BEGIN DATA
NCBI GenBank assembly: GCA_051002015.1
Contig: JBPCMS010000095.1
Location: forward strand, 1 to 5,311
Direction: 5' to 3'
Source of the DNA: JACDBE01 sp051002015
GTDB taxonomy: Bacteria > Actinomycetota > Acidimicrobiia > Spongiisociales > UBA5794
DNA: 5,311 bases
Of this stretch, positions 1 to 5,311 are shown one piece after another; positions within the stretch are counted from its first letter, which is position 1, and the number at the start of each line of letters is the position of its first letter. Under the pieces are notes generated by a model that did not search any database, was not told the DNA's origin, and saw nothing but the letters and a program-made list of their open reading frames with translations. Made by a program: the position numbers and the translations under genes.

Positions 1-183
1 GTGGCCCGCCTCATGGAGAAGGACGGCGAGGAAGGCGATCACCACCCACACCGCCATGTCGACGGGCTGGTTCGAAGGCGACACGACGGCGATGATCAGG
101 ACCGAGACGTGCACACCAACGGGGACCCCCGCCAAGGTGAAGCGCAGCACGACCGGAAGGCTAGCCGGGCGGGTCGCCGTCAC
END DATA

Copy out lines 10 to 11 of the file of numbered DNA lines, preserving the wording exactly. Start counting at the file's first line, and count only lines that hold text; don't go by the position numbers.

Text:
1 GTGGCCCGCCTCATGGAGAAGGACGGCGAGGAAGGCGATCACCACCCACACCGCCATGTCGACGGGCTGGTTCGAAGGCGACACGACGGCGATGATCAGG
101 ACCGAGACGTGCACACCAACGGGGACCCCCGCCAAGGTGAAGCGCAGCACGACCGGAAGGCTAGCCGGGCGGGTCGCCGTCAC